The Velvet Light Trap 57 (2006) 76-85
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Robust Subjectivity in Lourdes Portillo's The Devil Never Sleeps
Mónica F. Torres
There is no doubt that in the last part of the twentieth century the "author" has sustained significant theoretical blows. Roland Barthes declares the author dead. In his or her place Barthes suggests the "scriptor": "In complete contrast, the modern scriptor is born simultaneously with the text, is in no way equipped with a being preceding or exceeding the writing, is not the subject with the book as predicate" (145). For Barthes, the scriptor is "always already" immersed in language and as such troubles even the possibility of "theological meaning" (146). Michel Foucault, of course, speaks not of the author but of the "author function." In so doing, he more fully articulates the ways in which an "author" is culturally embedded.
The "author function" is tied to the legal and institutional systems that circumscribe, determine, and articulate the realm of discourses; it does not operate in a uniform manner in all discourses, at all times, and in any given culture; it is not defined by the spontaneous attribution of a text to its creator, but through a series of precise and complex procedures; it does not refer, purely and simply, to an actual individual insofar as it simultaneously gives rise to a variety of egos and to a series of subjective positions that individuals of any class may come to occupy.
Like Barthes, Foucault theorizes a more complex, less stable subject integrated with and produced by complex and fluid discursive institutions and processes. Also interested in the in/stability of the subject, Julia Kristeva posits the "subject-in-process," who, embedded in a complex semiotic environment, cannot produce the "transcendental signified" (135). Essentially, the author, the person thought to precede and produce the text, the person thought to hold the key to any final signified, has been thoroughly problematized.
The history of documentary film reveals a different but related trajectory for the author. Erik Barnouw all but anoints the author-filmmaker in the very structure of his foundational history of documentary film. Chapter titles—"Explorer," "Reporter," "Advocate," and "Observer"—suggest that the author and his purpose are the pivot points around which documentary film history should be understood and articulated. Chapter foci—Flaherty, Vertov, Grierson, Wiseman—include a veritable who's who of "authors" in the grand tradition that Barthes, Foucault, and Kristeva disturb so convincingly.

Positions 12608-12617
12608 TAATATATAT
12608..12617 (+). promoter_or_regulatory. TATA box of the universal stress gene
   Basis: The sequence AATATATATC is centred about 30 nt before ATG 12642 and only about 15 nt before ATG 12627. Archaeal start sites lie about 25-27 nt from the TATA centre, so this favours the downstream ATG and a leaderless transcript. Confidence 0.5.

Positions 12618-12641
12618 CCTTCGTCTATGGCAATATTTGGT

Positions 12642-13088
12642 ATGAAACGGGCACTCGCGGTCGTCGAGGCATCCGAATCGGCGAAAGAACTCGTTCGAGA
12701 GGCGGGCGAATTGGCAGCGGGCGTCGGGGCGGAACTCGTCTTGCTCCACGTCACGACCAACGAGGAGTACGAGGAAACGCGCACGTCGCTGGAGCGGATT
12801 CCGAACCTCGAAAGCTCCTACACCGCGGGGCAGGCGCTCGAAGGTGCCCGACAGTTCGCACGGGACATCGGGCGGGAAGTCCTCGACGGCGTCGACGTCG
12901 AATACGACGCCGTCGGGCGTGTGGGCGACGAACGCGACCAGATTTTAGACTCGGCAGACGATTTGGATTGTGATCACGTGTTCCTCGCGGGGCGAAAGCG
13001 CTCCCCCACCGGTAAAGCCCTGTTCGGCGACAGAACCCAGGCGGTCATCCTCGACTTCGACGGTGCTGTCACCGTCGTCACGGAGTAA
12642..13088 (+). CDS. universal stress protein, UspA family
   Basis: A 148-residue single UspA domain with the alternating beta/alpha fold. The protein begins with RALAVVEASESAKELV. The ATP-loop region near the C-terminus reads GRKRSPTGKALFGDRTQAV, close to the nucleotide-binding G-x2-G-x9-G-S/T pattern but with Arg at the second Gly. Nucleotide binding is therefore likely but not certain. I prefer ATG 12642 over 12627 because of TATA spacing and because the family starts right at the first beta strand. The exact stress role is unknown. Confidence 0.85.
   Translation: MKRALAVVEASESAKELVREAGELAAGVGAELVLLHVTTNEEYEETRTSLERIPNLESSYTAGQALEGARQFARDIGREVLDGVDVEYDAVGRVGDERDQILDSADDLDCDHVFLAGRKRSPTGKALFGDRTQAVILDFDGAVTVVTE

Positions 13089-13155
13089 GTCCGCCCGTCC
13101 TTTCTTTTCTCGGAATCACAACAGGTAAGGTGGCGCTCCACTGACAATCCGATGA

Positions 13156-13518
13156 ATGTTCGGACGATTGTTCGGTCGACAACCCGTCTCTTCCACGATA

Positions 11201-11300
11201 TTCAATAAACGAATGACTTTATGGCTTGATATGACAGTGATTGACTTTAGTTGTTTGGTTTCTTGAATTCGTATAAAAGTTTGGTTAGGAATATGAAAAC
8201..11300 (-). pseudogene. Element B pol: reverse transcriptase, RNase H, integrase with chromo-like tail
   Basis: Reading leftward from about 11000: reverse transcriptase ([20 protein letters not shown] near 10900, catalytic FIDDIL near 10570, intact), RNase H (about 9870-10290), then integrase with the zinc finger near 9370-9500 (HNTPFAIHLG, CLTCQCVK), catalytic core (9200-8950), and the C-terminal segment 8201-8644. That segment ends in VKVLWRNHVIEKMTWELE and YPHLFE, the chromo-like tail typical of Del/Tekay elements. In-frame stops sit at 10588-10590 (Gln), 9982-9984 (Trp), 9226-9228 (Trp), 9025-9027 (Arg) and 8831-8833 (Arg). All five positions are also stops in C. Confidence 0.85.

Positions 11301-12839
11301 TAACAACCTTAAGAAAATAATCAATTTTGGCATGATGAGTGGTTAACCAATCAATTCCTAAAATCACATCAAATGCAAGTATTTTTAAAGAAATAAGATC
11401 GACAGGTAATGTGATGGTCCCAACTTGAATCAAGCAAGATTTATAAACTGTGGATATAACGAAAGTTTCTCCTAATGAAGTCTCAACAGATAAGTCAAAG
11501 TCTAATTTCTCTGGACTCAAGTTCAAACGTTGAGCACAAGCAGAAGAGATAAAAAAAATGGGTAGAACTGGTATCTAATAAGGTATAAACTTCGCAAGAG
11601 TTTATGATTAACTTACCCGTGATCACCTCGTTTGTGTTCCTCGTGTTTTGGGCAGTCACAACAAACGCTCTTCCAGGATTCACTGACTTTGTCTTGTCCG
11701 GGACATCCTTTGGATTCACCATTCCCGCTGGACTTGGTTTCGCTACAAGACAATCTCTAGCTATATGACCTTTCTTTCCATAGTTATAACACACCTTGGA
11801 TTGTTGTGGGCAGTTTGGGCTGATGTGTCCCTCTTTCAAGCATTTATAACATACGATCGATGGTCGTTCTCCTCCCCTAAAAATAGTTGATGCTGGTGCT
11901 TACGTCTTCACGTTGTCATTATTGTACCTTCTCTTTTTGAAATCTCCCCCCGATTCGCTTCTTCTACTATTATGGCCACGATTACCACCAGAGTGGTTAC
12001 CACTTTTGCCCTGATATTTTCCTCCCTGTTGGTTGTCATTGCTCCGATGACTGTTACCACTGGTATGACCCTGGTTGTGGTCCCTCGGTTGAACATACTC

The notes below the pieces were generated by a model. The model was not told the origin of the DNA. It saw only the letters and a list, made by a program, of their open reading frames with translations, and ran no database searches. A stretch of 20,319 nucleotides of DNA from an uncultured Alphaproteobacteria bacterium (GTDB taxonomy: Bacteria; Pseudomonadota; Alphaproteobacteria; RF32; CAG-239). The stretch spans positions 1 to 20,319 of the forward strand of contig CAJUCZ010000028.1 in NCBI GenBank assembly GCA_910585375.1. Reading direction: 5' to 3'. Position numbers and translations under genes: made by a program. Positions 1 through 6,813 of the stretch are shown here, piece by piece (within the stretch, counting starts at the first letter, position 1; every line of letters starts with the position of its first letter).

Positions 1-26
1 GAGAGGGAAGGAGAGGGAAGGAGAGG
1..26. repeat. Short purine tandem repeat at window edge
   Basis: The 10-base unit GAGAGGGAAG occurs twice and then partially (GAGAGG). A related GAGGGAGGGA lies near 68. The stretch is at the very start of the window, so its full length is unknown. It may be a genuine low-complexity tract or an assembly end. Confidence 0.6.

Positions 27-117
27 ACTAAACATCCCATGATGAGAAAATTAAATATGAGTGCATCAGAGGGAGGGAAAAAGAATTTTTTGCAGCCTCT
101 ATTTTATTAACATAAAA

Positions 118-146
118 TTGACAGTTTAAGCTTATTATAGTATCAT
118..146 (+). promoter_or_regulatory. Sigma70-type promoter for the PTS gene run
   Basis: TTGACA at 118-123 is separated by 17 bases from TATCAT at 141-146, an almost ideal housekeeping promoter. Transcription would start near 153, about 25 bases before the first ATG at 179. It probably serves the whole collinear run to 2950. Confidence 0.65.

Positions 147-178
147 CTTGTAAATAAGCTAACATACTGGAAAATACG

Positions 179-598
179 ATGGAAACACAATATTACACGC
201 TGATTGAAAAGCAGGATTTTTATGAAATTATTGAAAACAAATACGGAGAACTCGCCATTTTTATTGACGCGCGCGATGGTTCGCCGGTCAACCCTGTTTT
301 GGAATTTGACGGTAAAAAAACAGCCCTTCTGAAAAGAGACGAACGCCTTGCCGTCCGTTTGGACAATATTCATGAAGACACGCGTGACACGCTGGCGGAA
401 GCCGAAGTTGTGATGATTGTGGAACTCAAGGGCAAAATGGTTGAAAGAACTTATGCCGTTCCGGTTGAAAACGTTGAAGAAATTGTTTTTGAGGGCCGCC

Of course, documentary filmmakers and film scholars working later in the twentieth century theorize discursive reformulations of the author. For example, two developments in filmmaking unsettle the author/ity of the documentary production. Bill Nichols describes "reflexive" documentaries, films in which scenes of "authorship" are included: director, crew, camera, and sound equipment, all are filmed in the process of filming. In a move that parallels the self-consciousness of the "linguistic turn," these films expose the relationship between the filmmaking apparatus and the construction of knowledge (Nichols, Representing 61). Critics also note a new approach emerging in documentary films in which the subjectivity of the author-filmmaker is foregrounded. In "New Subjectivities: Documentary and Self-Representation in the Post-Verité Age" Michael Renov argues that by 1990 "any chronicler of documentary history would note the growing prominence of work by women and men of diverse cultural backgrounds in which the representation of the historical world is inextricably bound up with self-inscription" (The Subject 88). Renov's new subjects are much more cognizant of the cultural-discursive milieu in which they are embedded/through which they are produced. These subjects perform the impossibility, even the undesirability, [End Page 76] of a final signified; these subjects acknowledge subjectivity as the very frame through which they experience the world and with which they will construct and communicate a representation of that world. If reflexive films allow viewers to see the mechanics of reproduction, these films question whether reproduction is even possible. And so, as Nichols argues, "questions of authority may diminish in favor...